With the introduction of Jenner from the Center for Disease Control (C.D.C.) on last night’s episode of The Walking Dead, it’s difficult not to be reminded of our first encounter with Desmond Hume in the first episode of the second season of Lost. The mysterious hatch has now been supplemented by the mysterious C.D.C.—which, inside, has some definite hatch qualities. Sure, Desmond’s first appearance was pretty out of the blue to begin a new season, but not that much less surprising than Jenner’s video-recorded-diaries debut last night. And, for those of you who watched Lost, the hatch shot a blinding beam of light into the island’s night sky, not unlike the glow the remaining survivors were greeted with as the gates opened and this episode, “Wildfire,” came to a close. The Lost hatch wound up being destroyed in a magnetic explosion by that season’s end, a fate that I’m sure Rick Grimes and company would not want to see duplicated. The reason that I bring up this comparison is because, with Lost, the inside of the hatch was used as a story arc that lasted, sometimes painfully, over a 24 episodes. The Walking Dead is introducing a pivotal new plotline that is beginning with only one episode left in the season. (Hold this thought.)
Dr. Jenner is, we presume, the last survivor at the Center for Disease Control. Even though the man has given up all hope—at one point talking openly about his lackadaisical attitude toward suicide—he’s still working to find a cure. He’s sloppy, spilling some walker samples (that even in cell form, under a microscope, are still somehow terrifying) that then had to be “decontaminated” (burned to a crisp). But he’s still chugging away even though he thinks there are no survivors yet.
But there are survivors, and now they’re at Dr. Jenner’s front door. And considering a zombie apocalypse has occurred, this is a group that comes with a lot of baggage. Shane is still in love with Rick’s wife, Lori; so much so that Shane almost stages a “hunting accident” to get Rick out of the picture. Andrea is still emotionally comatose after losing her sister Amy in a Walker attack in last’s week’s episode. Andrea even went as far to let Amy come back to life as a walker so that she could say a proper goodbye—before putting a bullet in her now zombified sister. Look, I’m not a grief counselor, and we all have different ways of dealing with the passing (and zombie rebirth) of a loved one, but I’m going to go on record saying that Andrea’s reaction was probably not 100 percent healthy. An example of a healthier approach: Carol absolutely mutilating the body of her abusive (and now dead) husband Ed, with an ax. There is a person with a lot of built-up rage to unleash.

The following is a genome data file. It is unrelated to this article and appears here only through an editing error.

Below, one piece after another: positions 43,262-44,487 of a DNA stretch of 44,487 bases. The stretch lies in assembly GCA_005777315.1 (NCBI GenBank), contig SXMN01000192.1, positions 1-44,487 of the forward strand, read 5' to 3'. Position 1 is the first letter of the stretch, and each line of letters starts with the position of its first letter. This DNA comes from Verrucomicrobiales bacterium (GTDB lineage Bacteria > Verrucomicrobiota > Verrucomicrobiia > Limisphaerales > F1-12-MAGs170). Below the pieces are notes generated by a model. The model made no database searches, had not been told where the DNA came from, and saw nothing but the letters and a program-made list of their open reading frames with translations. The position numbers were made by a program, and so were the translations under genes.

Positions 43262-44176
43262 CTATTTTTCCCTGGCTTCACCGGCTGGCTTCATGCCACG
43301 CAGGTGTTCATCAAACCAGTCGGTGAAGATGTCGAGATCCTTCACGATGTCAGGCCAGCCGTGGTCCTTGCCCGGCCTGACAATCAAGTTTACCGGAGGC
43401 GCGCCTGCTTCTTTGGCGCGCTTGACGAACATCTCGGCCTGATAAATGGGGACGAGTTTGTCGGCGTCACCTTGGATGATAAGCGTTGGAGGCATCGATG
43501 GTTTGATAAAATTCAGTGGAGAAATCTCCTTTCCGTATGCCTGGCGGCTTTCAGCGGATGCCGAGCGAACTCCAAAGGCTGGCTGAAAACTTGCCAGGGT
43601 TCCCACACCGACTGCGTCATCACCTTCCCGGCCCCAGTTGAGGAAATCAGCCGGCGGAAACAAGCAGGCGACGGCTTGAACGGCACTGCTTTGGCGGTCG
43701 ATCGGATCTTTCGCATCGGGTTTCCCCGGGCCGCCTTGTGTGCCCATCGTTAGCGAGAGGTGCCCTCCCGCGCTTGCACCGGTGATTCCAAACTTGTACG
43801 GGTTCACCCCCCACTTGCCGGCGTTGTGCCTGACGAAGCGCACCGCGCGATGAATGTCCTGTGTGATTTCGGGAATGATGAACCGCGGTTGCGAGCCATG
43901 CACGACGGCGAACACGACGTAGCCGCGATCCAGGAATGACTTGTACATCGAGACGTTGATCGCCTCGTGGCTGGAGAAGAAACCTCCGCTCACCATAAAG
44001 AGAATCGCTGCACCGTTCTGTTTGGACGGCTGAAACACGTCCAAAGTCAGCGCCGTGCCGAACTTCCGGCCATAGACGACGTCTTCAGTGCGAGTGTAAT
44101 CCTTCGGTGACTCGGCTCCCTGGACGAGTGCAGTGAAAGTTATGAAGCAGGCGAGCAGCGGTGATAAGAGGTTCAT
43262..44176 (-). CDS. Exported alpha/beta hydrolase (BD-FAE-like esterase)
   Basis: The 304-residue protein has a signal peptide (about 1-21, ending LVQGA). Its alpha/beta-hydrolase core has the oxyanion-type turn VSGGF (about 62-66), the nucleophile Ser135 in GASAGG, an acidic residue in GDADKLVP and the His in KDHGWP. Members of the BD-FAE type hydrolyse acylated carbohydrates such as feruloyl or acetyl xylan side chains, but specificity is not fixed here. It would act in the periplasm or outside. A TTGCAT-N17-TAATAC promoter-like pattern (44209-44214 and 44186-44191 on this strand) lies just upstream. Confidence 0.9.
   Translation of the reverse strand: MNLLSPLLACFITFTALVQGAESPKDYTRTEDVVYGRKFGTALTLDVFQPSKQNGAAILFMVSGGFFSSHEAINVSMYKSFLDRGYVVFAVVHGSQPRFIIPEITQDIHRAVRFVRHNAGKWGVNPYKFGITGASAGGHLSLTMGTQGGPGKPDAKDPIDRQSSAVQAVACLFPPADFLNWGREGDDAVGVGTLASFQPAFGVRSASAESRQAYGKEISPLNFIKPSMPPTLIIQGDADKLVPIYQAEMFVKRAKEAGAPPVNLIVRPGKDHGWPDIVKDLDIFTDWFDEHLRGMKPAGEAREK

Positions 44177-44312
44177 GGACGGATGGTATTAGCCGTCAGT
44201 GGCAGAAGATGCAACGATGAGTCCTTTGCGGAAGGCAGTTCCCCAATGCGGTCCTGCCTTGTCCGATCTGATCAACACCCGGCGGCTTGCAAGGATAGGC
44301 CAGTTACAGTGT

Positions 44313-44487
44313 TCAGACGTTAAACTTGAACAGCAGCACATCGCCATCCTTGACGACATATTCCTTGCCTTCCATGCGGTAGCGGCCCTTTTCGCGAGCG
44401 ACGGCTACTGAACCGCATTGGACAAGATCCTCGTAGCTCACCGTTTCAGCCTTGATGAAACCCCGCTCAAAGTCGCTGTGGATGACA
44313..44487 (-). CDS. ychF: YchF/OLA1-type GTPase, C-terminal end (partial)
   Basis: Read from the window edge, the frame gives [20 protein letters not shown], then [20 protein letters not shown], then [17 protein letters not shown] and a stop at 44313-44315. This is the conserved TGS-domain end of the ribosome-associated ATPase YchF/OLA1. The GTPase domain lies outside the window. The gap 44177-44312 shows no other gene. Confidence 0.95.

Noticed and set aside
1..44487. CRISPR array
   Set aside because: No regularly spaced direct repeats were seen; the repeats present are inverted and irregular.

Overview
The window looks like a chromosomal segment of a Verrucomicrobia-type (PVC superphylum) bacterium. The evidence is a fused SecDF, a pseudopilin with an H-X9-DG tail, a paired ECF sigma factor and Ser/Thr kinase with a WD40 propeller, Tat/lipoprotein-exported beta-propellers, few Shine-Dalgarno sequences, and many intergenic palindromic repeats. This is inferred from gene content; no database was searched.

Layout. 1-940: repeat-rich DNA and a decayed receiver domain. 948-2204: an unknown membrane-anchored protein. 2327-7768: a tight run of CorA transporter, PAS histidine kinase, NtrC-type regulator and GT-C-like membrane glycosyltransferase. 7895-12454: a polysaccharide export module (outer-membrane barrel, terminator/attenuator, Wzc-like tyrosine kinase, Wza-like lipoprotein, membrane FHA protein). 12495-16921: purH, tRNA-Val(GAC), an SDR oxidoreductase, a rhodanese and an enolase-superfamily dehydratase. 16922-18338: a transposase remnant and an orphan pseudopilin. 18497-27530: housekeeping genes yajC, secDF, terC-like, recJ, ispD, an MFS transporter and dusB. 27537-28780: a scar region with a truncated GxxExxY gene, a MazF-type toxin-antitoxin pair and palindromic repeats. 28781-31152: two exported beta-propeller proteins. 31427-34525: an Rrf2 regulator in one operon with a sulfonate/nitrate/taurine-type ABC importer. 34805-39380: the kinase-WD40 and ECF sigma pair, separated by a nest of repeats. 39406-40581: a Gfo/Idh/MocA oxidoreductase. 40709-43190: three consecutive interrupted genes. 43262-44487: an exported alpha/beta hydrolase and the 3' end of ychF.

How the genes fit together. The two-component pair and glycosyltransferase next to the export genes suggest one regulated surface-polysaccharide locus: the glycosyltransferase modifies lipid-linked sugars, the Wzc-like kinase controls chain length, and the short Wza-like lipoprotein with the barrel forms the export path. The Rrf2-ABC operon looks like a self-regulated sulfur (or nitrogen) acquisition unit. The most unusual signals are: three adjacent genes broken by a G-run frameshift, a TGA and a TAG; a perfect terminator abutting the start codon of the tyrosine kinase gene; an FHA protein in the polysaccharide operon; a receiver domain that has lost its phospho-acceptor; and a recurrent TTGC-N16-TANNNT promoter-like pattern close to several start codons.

Oh, also, there’s Daryl: Yeah, he’s still mad about the whole leaving-his brother-Merle-to-die business, which seems to come in inconsistent waves. Especially now that we know Merle is very much alive, sans hand … somewhere. Norman Reedus, in five episodes as Daryl Dixon, has already set the record for the most hold-me-back-or-I-may-kill-someone scenes in the history of one television show (note: this may or may not actually be true).
And then there’s poor Jim: the plot aspect I’ve been dreading, because it was just a matter of time before it happened to one of them. During the walker attack on the camp in last week’s episode Jim was bitten, which creates the unfortunate fate of seeming healthy even though Jim’s future fate as a walker is sealed. Grimes is having none of it. This is where his plan to relocate to the C.D.C. is formulated—if there is a cure for Jim, the C.D.C. will have it. Grimes even attempts to radio his old friend Morgan to share the new plan, who we haven’t seen since the first episode (say what you will about Rick Grimes, the man has a flare for the dramatic statement—when warning Morgan to not enter Atlanta he grimly announces, “it belongs to the dead”). Unfortunately, the C.D.C. does not have the cure; not that it would have mattered considering that Jim never made it that far anyway, deciding instead to live out his last moments alone on the side of the road, no longer a burden to the group.
When The Walking Dead focuses on character development, as it did this week, the show thrives. In the end, this is still just another show about zombies. There’s no getting around that fact. Before The Walking Dead premiered, I had some far-fetched idea that the show would completely upend the zombie genre and do something completely different with their version of the undead. This isn’t the case: unless the genre wants to dip into satire—which The Walking Dead does not—a zombie is pretty much a zombie. A zombie from The Walking Dead looks the same as a zombie from Michael Jackson’s “Thriller” video, only with less awesome dance moves. When The Walking Dead takes its time and focuses on its characters, like last night—taking us through the torment of a man sentenced to die by infection—is when it becomes something special. I just hope that the show can sustain its horrifying intimacy as it enters a brand new setting for the last episode and doesn’t get too enamored with its new setting, as Lost did. Also: don’t forget the characters, please.
Sadley tthere is only one eppi left......